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I believe this change is quite important. Before when you loaded into the scene, only 1 shelf was visible. Where as now, all 4 shelves are visible. This prevents players wondering where an item is, only to find out that there's a shelf at the back of the store. I also added in categories on the shelves. They just give a basic word description of what's on each side of a shelf so that players can ground themselves more and understand what's going on.

Gatho at 9:00 - Dev Diary #2

 
 

It's week 2 since the project began, and week 3 since uni started up again. Most of the documentation for the game has been completed, with an art bible and asset list still in the makes. Speaking of an art bible, i've been spending some time flushing out the visual look of the game. It will be 3D, low poly and set at night.

Here's an example image from the art bible, displaying the visual look of the shop scene. Dark, small, the sort of atmosphere you only visit for a short period of time. 

The images below show off the intended look for the driving scene. Dark roads, lit by street lights with no people around.

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A prototype has also been started on. This will just feature the base mechanics of the game and all the essential elements that are required to sell the intended experience. The more time demanding features such as models, sound effects and complex lighting will not be made for the prototype for time sake. Although later on I do intend to return to this project and flesh it out into a finished product.

The above scene you see is of course the driving scene. You have to tap differing keys on the keyboard in time to make the car go faster, com

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Also in the past week, I added a new scene to the game. This was done to make the existing actions seem less repetitive, and push the intended experience further. The point of failure in the game for the player, is disappointing their friends. So having this scene where the player needs to frantically reply to a message adds to that and instils the sense of fear and pressure to not fail. Like the other tasks in the game, this one requires speed, by having the player spam the keyboard to fill out the message.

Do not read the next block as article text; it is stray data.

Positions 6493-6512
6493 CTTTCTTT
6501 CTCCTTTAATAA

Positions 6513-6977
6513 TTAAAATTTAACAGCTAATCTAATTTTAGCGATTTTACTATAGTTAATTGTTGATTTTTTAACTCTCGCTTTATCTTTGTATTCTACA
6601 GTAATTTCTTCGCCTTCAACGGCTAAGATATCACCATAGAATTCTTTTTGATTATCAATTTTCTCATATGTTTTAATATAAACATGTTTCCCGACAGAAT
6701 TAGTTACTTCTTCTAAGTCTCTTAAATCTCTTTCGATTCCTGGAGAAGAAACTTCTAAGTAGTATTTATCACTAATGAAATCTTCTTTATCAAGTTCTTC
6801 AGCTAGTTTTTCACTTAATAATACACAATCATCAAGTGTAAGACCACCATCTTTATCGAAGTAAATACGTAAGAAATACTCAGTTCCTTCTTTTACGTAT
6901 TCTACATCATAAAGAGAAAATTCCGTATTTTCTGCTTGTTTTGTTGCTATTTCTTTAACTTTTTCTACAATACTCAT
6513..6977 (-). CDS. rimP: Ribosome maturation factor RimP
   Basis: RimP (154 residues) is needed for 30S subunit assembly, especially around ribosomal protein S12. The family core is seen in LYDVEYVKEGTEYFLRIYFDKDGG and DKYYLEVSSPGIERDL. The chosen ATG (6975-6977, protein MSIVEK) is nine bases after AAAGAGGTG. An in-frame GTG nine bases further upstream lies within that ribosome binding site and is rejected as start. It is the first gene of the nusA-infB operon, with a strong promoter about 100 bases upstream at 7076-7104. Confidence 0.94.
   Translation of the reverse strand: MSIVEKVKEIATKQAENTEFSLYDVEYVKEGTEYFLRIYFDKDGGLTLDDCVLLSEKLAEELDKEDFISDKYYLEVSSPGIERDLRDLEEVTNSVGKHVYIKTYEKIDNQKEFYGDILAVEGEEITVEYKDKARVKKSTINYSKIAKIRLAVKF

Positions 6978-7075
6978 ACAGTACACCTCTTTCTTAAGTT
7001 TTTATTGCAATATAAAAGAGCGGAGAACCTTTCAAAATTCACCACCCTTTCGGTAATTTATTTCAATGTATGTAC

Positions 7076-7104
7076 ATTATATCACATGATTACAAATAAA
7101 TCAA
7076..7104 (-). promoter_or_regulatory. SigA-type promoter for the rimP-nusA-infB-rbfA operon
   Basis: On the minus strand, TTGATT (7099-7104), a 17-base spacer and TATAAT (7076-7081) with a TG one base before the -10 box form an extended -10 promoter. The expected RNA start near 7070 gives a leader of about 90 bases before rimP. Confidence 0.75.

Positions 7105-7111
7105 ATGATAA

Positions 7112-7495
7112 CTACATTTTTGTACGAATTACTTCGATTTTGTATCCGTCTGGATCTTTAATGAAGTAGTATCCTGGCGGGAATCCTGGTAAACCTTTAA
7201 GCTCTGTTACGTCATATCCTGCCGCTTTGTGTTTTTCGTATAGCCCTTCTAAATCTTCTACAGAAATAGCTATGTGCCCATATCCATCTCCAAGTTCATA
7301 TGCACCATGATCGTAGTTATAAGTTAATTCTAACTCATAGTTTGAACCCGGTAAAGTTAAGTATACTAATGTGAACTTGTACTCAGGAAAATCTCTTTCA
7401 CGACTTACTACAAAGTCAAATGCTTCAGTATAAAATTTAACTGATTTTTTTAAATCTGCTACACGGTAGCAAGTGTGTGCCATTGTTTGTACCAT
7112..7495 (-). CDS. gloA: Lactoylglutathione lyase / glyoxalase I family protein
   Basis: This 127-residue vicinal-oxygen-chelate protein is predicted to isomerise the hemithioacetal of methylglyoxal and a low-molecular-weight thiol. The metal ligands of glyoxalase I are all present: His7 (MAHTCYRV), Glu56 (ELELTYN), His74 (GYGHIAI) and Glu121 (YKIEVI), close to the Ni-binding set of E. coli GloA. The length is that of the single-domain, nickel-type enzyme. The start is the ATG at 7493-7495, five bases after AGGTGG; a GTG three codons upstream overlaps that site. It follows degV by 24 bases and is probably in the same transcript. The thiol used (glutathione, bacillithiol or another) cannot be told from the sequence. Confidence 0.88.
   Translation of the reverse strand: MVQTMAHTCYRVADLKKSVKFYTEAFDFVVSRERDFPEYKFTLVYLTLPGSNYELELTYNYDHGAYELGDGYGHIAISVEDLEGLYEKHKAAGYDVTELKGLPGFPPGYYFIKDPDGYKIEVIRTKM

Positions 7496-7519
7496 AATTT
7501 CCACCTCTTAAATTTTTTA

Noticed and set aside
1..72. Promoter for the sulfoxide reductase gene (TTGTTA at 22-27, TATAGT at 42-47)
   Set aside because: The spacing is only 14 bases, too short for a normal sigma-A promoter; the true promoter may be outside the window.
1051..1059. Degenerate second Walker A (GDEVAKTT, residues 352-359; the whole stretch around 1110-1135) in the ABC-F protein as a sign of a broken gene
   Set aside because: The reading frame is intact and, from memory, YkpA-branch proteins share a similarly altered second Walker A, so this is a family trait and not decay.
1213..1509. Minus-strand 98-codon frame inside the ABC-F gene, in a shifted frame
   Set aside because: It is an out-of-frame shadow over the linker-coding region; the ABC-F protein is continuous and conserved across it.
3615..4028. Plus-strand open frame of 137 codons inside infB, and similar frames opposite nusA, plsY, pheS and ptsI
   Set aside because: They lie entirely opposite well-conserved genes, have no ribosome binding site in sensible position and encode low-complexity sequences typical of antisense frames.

Gatho at 9:00 - Dev Diary #1

Our first project in studio 2, is to design a game around an experience we've had in our life. A memorable one for me, is rushing to get prepared if i'm having friends over or going to theirs. That feeling of being pressured for time and quickly scrambling to accomplish a thing, is something i'd like to replicate in a game.

So, the basis of the game, is that you are hosting a small party at your house with friends, yet you're unprepared. They all arrive at 9pm and you still need to pick stuff up from the shop and give those friends of yours a lift since they don't have a car. The game has you going through a number of different "scenes" or states. Where the player has to do certain tasks in order to progress to the next one.

These layered tasks, ticking of the clock and general atmosphere will hopefully make the player feel pressured, rushed and anxious. Because if they fail, their friends will be disappointed, as this gatho was organised weeks ago.

So what sort of things will the player be doing to create these outcomes?

  • First, there are 3 different states currently. The driving state, shop state, and friends state. Each will feature different controls and objective that needs to be completed. The better the player is at each state, will decrease their time in it, in turn: finishing the game faster, which is the goal.